The Hannon Theatre Company (HTC) has staged a technically creative fall production of “The Government Inspector” amid the novel COVID-19 pandemic. “The Government Inspector” is the acclaimed 19th-century Russian farce written by Nikolai Gogol which showcases a lively, comedic story about a town cursed with corrupt Russian officials. Never before has a Loyola production been faced with such challenges as being forced to perform virtually, but the creative talents of the Hannon Theatre banded together to stage, produce and edit a series of six soon to be released webisodes.
Not deterred by the complex limitations of a virtual play, managing artistic director Walter Wolfe and music director Steven Speciale joined forces to present Loyola’s first-of-its-kind production. Both of these seasoned HTC veterans understood the challenges of mounting a virtual play and opened themselves to this new opportunity.
Wolfe explained, “We didn’t have a set. We didn’t have lights. We had no way to gauge humor because there was no audience. It was a complete learning experience.”
Eager to begin this exclusively online production, HTC maintained its rigorous rehearsal schedule and issued a green screen and an LED light set up to each actor. For sophomore Isaiah Armour, this year’s fall play was his first experience at HTC.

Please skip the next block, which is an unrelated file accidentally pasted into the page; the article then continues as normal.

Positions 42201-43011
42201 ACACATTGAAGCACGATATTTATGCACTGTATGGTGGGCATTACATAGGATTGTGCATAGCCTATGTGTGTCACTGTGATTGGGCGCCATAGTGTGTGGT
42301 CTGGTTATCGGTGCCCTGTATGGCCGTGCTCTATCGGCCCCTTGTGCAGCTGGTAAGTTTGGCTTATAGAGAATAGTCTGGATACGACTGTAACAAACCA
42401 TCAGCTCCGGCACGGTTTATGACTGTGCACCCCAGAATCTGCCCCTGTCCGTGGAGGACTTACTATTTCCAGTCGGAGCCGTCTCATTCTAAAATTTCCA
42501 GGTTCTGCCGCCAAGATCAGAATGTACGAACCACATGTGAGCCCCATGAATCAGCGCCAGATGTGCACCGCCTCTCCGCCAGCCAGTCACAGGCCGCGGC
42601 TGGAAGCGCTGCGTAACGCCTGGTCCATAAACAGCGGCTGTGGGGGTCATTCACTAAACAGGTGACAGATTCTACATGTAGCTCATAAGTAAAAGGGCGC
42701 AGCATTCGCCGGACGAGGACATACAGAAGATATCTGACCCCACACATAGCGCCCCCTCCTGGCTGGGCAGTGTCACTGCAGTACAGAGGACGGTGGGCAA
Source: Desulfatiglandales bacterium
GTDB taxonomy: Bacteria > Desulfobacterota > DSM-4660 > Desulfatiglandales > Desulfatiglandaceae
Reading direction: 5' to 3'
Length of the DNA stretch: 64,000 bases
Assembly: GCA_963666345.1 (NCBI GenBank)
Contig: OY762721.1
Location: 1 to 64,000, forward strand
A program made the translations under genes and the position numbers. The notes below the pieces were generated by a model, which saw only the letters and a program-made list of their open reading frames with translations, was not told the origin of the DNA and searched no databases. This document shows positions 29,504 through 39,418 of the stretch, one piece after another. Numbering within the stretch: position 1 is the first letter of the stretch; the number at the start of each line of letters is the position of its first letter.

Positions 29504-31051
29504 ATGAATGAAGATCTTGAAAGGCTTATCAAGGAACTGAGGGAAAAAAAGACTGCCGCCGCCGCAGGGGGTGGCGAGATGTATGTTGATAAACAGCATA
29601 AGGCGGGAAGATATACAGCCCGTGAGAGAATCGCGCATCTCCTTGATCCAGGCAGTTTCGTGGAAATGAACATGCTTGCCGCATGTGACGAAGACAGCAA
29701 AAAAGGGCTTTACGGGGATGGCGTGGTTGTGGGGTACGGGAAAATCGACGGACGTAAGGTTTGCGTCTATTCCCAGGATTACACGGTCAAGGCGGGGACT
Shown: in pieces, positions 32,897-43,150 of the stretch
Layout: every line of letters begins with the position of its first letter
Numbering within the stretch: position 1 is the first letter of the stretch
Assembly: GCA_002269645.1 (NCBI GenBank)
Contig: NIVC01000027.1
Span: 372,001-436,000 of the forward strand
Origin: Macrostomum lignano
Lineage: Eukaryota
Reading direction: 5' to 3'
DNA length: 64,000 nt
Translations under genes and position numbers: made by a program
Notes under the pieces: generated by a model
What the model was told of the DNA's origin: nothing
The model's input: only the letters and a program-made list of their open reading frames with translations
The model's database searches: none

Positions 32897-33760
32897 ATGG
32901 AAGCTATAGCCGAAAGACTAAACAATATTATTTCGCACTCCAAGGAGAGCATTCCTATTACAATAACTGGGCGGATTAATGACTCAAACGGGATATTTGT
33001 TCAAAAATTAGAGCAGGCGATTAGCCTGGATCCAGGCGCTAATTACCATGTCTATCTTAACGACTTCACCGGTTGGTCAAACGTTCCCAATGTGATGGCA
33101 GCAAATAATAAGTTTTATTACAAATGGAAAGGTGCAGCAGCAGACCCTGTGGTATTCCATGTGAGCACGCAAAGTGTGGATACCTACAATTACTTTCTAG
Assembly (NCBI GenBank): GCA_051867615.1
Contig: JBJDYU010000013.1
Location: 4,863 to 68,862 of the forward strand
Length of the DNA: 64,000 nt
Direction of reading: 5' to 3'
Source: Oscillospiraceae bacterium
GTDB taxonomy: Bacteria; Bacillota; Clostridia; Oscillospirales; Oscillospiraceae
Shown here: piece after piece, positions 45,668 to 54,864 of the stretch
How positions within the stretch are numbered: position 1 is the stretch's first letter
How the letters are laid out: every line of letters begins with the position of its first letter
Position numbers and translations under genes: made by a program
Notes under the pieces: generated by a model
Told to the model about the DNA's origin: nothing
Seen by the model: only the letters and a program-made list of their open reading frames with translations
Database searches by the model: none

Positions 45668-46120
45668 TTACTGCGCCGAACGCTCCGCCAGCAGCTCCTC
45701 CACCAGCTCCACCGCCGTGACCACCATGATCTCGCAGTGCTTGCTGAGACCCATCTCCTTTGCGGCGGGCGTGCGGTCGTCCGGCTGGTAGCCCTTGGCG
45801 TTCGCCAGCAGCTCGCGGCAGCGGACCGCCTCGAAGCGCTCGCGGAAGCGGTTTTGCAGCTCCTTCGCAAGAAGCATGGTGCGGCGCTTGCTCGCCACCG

Like the rest of the cast, Armour embraced this challenge and was able to enjoy a meaningful experience, saying, “I learned that there is definitely more than one way to have fun doing the thing you love. Fortunately, acting at HTC has turned out to be very, very fun, and I met some great people that I wouldn’t have met otherwise met.”
This year’s play was also accompanied by a variety of technological barriers. From Wi-Fi connectivity to using new applications, the production process was a turbulent experience.
Reflecting on the fall play’s recording operation, junior actor Jared Aimone offered, “A lot of the obstacles were technological. We were using this different platform than Zoom to record the production called StreamYard—we always had to adapt.”
Armour noted, “This environment has definitely been chaotic and crazy and there were some mishaps. In terms of acting, it was difficult to not be able to walk around because we were just sitting in a chair. It was all voice and upper-body movement that was captured on video.”
He added, “But overall it was fun and kept us all on our toes.”
Another important consideration in the play was to maintain a strong sense of community in HTC and to build cast cohesion. Despite challenges, the ensemble was still able to forge strong bonds throughout the production of “The Government Inspector.”
Aimone explained, “I learned that with the improv games we played to warm-up for rehearsals and just the interactive nature of theatre, even online, we grew close together. We even hosted a bonfire at Dockweiler Beach about a month and a half into the production just to make sure that everyone knew each other and were able to connect a little bit.”
Through all of the obstacles and setbacks impacting the Hannon Theatre, it provided a place of community during a time of mass isolation.
Reflecting on the unity and teamwork of HTC, Wolfe stated, “I enjoyed the fact that the kids and I had so much fun. It was tonic. It was medicine for us when we were a bit depressed about not being with each other in the theatre and being stuck at home.” For more information regarding the annual fall play, please visit https://www.hannontheatre.com/home or https://www.youtube.com/watch?v=rpLC-WgIGxY&feature=emb_title for an exclusive preview of “The Government Inspector.”